Final Station: Working and Struggling in the São Paulo Subway in Times of Pandemic

Written by a worker of the São Paulo Subway

Working in the São Paulo Subway on normal days is already risky and stressful. We stand for long hours and deal daily with thousands of people who pass by the stations. The risk of suffering accidents or being harmed is constant. But nothing compares to these days of the pandemic. I have never wished so much for a break as now; and I have never been so reluctant to go back to that place. My co-workers are afraid – and rightly so, because despite the radical decrease in the number of passengers in these last days, the risk of becoming infected with the new coronavirus is very high. Many already take for granted that they will be contaminated, the only thing left to know is when.

The São Paulo Subway is one of the most crowded in the world, carrying an average of 5.3 million passengers per day. But since the WHO (World Health Organization) classified Covid-19 as a pandemic, this number has dropped dramatically. At the station where I work, peak hours no longer exist and, from what I have heard from colleagues, the situation is the same at other stations. We joke among ourselves that now every day is Sunday. This also gives us some relief, as it indicates that people are staying more at home, which prevents the circulation of the virus.

Besides that, we have implemented several changes in our work routines to increase our safety, such as leaving gates permanently open so you don’t have to open them every time. We also avoid approaching passengers every time we need to release them at the turnstile, guiding them through the gate. The flow drivers, which once served to organize the crowd and make it more difficult to evade (users who enter without paying), now serve to isolate our work area, keeping a safe distance from the users. Finally, we eliminated jobs that left us more exposed, such as those on the platform. All this is being done without the consent of the management, obviously, which at best tolerates our interventions due to the exceptional situation.

Still, subway workers remain exposed to contagion. Work equipment such as transceiver radios, keys, magnetic cards and computers, are shared by all – and there is no way to sanitize them after every use. Until last week, we used expired alcohol gel to sanitize our hands because there are not enough gloves or masks for everyone. At the outsourced ticket offices there is no alcohol gel or gloves, which leaves these workers at imminent risk of contamination, since they handle cash bills and tickets all day long and cannot leave the booths to wash their hands as often as necessary.

Until last Friday, March 20, employees over 60 were still working normally, with serious risk of death. This week we also had the first confirmed cases of contaminated employees, which made us even more concerned. On Saturday, the Subway Workers’ Union obtained an injunction in the courts guaranteeing immediate leave, with all rights assured, to workers who are in the risk group (elderly people aged 60 years or more, hypertensive, cardiac, asthmatics, kidney patients and smokers with respiratory deficiency and immunodeficiency) and forcing the subway to provide adequate Personal Protective Equipment (PPE), such as masks, gloves and alcohol gel, including for outsourced workers.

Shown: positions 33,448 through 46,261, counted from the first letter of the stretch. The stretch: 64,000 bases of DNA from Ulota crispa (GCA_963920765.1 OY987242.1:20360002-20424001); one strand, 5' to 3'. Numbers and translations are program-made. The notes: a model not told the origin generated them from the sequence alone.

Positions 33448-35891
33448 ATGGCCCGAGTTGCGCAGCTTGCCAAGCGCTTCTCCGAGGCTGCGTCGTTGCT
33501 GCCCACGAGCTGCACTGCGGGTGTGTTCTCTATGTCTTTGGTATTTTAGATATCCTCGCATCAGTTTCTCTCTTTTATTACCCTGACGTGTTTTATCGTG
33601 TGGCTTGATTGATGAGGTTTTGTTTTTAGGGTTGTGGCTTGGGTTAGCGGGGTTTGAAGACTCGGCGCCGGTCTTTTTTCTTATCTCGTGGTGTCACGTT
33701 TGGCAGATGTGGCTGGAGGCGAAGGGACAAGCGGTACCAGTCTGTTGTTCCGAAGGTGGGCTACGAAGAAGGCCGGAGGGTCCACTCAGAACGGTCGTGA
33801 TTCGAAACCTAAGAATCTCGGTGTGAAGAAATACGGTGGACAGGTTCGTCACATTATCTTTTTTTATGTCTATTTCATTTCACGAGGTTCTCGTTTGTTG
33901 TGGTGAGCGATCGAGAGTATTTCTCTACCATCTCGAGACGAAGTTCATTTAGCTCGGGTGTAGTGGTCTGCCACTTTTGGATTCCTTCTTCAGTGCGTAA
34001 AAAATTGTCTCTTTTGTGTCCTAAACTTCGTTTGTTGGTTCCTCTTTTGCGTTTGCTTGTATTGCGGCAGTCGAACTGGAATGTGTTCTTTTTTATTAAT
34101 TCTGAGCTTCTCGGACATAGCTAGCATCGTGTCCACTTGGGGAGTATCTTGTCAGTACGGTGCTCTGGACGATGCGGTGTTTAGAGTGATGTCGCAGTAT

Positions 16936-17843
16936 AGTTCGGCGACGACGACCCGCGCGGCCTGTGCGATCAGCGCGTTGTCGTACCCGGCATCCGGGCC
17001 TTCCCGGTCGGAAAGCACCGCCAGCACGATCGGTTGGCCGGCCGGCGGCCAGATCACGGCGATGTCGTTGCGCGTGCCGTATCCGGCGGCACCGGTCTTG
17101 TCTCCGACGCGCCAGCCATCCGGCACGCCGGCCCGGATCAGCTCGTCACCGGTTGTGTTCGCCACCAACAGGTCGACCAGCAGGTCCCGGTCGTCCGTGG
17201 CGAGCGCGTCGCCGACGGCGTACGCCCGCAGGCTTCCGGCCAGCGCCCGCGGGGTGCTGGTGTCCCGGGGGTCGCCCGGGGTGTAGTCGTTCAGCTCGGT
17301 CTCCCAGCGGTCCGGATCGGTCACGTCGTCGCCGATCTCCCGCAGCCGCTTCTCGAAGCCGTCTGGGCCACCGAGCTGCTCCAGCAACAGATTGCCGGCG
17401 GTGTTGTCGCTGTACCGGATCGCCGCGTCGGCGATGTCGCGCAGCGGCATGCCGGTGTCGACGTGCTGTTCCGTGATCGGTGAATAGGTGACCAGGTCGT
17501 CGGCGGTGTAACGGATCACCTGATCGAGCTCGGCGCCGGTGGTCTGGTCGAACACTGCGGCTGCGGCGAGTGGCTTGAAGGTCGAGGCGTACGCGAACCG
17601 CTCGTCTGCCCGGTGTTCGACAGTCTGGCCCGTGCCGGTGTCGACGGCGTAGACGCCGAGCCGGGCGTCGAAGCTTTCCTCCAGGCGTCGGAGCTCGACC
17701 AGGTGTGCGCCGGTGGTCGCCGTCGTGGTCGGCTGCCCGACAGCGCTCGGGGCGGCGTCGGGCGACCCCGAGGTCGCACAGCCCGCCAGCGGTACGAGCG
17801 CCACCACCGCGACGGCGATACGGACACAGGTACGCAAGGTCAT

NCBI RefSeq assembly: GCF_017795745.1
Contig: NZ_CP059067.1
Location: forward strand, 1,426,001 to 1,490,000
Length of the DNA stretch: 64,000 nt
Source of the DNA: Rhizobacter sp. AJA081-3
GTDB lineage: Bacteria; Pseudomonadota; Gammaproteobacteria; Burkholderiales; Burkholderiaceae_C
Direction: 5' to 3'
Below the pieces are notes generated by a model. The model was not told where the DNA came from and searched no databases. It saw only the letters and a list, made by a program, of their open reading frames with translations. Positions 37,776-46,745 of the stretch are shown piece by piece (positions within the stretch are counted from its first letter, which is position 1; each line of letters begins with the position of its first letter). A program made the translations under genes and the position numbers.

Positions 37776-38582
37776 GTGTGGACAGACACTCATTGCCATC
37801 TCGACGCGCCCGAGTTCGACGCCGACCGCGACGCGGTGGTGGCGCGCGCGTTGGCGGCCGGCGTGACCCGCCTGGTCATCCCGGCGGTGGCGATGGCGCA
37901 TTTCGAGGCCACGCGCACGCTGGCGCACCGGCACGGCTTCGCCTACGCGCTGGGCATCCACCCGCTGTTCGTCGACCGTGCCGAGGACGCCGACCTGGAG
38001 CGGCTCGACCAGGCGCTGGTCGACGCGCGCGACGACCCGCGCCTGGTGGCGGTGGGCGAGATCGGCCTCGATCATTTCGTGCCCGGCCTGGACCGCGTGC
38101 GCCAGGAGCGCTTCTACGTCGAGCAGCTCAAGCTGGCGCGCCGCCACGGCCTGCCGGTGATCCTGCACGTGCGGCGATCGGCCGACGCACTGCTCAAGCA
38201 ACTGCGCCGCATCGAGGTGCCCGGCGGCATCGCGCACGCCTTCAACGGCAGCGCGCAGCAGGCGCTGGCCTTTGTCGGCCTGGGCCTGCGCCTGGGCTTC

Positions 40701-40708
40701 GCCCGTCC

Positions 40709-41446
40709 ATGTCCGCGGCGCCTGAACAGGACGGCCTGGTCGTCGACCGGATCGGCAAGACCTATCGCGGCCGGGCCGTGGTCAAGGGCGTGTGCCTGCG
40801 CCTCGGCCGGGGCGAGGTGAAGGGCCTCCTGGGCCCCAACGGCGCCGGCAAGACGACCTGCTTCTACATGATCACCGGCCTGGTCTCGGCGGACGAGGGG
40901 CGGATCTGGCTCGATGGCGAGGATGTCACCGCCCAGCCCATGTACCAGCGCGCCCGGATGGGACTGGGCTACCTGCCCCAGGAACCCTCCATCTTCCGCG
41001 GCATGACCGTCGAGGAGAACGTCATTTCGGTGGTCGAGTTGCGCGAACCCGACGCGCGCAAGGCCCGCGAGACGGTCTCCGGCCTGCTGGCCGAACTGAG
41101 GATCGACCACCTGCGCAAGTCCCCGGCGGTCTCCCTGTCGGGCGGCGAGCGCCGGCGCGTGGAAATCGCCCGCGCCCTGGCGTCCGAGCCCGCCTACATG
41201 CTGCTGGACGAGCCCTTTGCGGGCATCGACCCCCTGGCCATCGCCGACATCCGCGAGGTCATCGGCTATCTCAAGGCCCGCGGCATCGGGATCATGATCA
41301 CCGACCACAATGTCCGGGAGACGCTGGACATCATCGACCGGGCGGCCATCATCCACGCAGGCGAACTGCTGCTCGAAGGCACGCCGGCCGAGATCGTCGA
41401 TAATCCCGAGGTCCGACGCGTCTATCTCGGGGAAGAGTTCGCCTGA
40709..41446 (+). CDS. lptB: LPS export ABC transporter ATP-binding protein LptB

Among the staff, the feeling is that everything is wrong and we are left to our own luck. If we talk, they won’t listen. If they listen, they pretend they don’t understand us. Every train that passes has the smell of death. And everything goes on, like nothing’s happening. Even with several employees away, the subway is still operating normally because, so far, the management has not presented any service contingency plan to suit the situation. I think that, as it stands, the subway is unable to guarantee the safety of either passengers or employees. Keeping the subway open under these conditions is irresponsible, as we are actively contributing to the spread of the virus. A service contingency plan is urgently needed to meet only essential needs, guaranteeing everyone’s safety.

As I write these lines, the Subway Workers’ Union from Minas Gerais has just announced a strike starting on the 23rd. I believe that in view of the current situation, if the São Paulo subway does not present a contingency plan, we are obliged to follow the example of our colleagues in Minas Gerais. We cannot continue being a vector of transmission of the new coronavirus and do nothing. We have to take responsibility for the lives of the working population because we cannot be exempted from the catastrophe that threatens us.

São Paulo, March 22, 2020, first published in Portuguese at Passa Palavra.

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